Honorary citizens of Częstochowa
JOHN PAUL II
John Paul II (lat. Ioannes Paulus II), born Karol Józef Wojtyła (May 18, 1920 in Wadowice), died April 2, 2005 in Vatican City) – a Polish Roman Catholic clergyman, The Archbishop of Krakow, a cardinal and a pope (from October 16, 1978 to April 2, 2005), recognized as a Servant of God by the Catholic Church (he will be canonized on April 27, 2014), Knight of the Order of the White Eagle.
He was a poet and a linguist, as well as an actor, a playwright and a teacher. A philosopher of history, a phenomenologist and a mystic, he was also a theorist of Christian personalism.
He is considered to be the greatest Pole of modern times and one of the most charismatic people of the 20th century.
As a Pope he visited Poland six times, and on the World Youth Day in 1991 he met with young people gathered by the Jasna Góra Monastery. It was attented by more than 1,5 billion pilgrims from over 60 countries.
On August 15, 1991, during the 4th World Youth Day, the Holy Father received the Honorary Citizenship of Czestochowa in the Knights' Hall of the Jasna Gora Monastery.
Częstochowa was the first city in the world to give the honorary citizenship to the Polish Pope. The city authorities were present during the ceremony as well as the twin town delegations from: Lourdes, Loreto, Altötting and Pforzheim. The key to the city and a copy of the Citizenship Certificate were placed in the Jasna Gora Monastery and the Czestochowa Museum.
Visits of The Holy Father John Paul II in Częstochowa:
June 4-6, 1979
June 18-21, 1983
June 12-13, 1987
August 14-16, 1991
June 4, 1997
June 17, 1999
August 19, 2002
Ryszard Kaczorowski of Jelita (born October 26, 1919 in Białystok, died April 10, 2010 in Smoleńsk) – a Polish politician, social social activist and scout, head of the Białystok banner of the Szare Szeregi in 1940, after 1945 in exile, member of the National Council of Poland, from 1989 to 1990 President of Poland in Exile.
He was arrested by NKVD and sentenced to death, which was later changed to 10 years in a concentration camp . Following the Sikorski-Mayski Agreement he was set free and enlisted in the General Władysław Anders' Army. He fought in many battles, like the Battle of Monte Cassino. After the war he was the Chief Scout, and, subsequently, President of the émigré Polish Scouting Union (ZHP), presided the Polish delegation for the International Jubilee Jamboree and the World Scout Jamboree on Monte Cassino and in Belgium. Died tragically on April 10, 2010,in a crash of Polish airplane Tu-154 in Smoleńsk, with the presidential couple - Maria and Lech Kaczyński - on the way to ceremony commemorating the 70th anniversary of the Katyn massacre.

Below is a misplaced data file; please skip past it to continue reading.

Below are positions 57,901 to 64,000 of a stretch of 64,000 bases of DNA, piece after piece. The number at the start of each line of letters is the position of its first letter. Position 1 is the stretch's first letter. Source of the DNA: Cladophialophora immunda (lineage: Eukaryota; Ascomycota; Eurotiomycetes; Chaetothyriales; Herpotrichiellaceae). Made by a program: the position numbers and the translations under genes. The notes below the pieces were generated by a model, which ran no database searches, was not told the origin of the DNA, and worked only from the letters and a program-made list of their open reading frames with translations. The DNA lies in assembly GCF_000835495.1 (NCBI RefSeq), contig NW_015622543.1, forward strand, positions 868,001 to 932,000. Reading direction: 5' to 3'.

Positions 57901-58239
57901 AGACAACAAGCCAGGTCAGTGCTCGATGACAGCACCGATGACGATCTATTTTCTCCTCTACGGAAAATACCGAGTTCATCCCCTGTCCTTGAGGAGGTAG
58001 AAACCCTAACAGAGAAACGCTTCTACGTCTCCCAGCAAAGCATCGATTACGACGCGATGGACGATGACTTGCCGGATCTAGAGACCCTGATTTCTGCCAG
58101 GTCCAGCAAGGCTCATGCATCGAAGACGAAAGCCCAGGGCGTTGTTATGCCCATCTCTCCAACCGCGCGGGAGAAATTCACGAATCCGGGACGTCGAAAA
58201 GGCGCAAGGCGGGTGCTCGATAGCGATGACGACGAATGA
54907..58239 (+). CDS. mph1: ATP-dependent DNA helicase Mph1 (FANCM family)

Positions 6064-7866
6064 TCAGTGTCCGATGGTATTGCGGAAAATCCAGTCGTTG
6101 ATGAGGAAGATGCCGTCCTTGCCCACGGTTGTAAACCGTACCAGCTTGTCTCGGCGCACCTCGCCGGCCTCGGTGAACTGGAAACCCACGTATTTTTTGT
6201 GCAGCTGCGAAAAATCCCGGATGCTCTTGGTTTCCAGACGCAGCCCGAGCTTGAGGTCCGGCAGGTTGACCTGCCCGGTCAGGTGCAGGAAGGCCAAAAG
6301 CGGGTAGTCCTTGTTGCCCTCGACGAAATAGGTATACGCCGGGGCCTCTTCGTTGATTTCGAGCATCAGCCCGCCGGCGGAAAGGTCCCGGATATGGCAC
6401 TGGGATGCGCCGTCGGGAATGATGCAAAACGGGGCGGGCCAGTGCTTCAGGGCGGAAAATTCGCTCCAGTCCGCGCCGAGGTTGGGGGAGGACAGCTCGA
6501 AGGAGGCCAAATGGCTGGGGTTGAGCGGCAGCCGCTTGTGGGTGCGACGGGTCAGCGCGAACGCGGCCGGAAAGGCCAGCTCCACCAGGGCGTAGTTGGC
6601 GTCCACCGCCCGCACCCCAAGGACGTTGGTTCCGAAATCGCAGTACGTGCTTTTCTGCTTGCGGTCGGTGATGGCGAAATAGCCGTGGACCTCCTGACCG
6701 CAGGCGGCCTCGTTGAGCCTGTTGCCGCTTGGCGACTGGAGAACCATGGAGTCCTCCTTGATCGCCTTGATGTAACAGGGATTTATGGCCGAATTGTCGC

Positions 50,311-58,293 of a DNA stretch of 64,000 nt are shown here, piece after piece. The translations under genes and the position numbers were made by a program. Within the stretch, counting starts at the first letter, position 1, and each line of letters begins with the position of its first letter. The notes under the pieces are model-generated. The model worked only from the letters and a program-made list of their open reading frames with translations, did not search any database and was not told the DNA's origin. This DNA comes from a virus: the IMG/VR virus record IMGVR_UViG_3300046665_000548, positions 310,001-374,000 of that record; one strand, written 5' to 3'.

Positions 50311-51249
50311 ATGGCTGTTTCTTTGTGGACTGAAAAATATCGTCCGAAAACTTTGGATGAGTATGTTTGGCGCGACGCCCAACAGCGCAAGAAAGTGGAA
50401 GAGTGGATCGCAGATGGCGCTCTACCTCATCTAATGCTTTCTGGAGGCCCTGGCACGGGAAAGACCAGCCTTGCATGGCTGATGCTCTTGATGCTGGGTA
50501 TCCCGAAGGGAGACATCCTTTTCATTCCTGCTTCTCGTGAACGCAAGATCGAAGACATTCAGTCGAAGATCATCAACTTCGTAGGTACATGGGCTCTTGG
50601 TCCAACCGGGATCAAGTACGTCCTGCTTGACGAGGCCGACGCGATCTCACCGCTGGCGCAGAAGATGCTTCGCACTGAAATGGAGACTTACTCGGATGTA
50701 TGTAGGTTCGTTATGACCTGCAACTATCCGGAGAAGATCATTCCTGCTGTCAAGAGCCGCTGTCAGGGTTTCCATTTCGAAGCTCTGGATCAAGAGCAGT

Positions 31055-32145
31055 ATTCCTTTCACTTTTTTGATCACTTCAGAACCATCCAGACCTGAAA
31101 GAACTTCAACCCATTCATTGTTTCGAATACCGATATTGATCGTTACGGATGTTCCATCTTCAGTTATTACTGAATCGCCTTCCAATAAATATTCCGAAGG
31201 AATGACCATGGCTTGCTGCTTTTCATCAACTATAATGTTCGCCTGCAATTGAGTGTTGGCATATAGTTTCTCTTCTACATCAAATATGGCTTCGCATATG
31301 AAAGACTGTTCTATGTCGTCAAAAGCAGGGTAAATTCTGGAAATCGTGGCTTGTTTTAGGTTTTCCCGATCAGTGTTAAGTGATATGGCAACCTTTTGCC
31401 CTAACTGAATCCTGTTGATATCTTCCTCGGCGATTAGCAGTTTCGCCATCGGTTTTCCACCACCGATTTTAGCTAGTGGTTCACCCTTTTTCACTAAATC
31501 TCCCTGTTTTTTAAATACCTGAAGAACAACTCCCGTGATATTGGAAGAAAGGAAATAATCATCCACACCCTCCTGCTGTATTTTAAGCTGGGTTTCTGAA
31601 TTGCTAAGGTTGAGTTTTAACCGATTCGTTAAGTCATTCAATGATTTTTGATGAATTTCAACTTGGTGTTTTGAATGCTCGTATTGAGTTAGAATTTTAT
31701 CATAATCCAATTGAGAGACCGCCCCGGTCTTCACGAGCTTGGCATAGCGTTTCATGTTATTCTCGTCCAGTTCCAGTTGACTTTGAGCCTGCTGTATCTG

MARIE and PIERRE CHAUBON
Lourdes was the first town in West Europe which the local government of Czestochowa decided to cooperate with after the local elections in 1989.
Pierre Chaubon, the then councilor of Lourdes, contacted the Citizen's Comittee „Solidarity” at request of the mayor of Lourdes. As a result a twin town agreement between two Marian centres, Czestochowa and Lourdes, was signed on August 5, 1990, a few months after the elections.
In the same year Marie-Thérèse Chaubon funded the „L'Etoile Bleue” society, which initial aim was to provide humanitarian aid to our town.
Yet, the society's activity had taken other forms, like support for restoring the local government in Poland, training for office workers, doctors, students of hotel management and treasurers of Czestochowa voivodeship.
Supported by Marie-Thérèse Chaubon, who worked as a spokesman for Częstochowa with the following mayors of Lourdes, and her society, the cooperation between the citizens of Lourdes and Częstochowa could develop in such fields as culture (art and photography exhibitions, plein air painting workshops for artists and young people), youth exchange, tourism, health and sports. Those relations resulted in many international congresses and seminars dedicated to medicine, tourism, pilgrimage and european integration issues, as well as in the implementation of common projects subsidized by the European Union.
The Chaubons promoted a favourable image of our town in France. Due to their actions, the agreement between the towns' authorities resulted in direct relations between the local communities: associations, cultural communities, schools and sport clubs. For this activity and her contribution to French-Polish relationship the leader of „L'Etoile Bleue”, Marie-Thérèse Chaubon was earlier decorated by the Polish President with the Order of Merit of the Republic of Poland and by the French Minister of Foreign Affairs with the National Order of Merit.
Zygmunt Rolat was born in Częstochowa in 1930. During the Second World War he was sent to the Czestochowa Ghetto, and after its destruction to a labor camp Hasag Pelcery (area of today's Wełnopol).
After the war Zygmunt Rolat emmigrated to the USA, graduated law school and started his own company, achieving economic success. He took up social and philantropic work. He is i.e. a president of the American comittee for support of The Museum of the History of Polish Jews in Warsaw, a board member of many institutions, like the Kościuszko Foundation or The Council of the Graduate Theological Union in Berkeley, California. He is also a president of the World Association of Czestochowa Jews and Their Descendants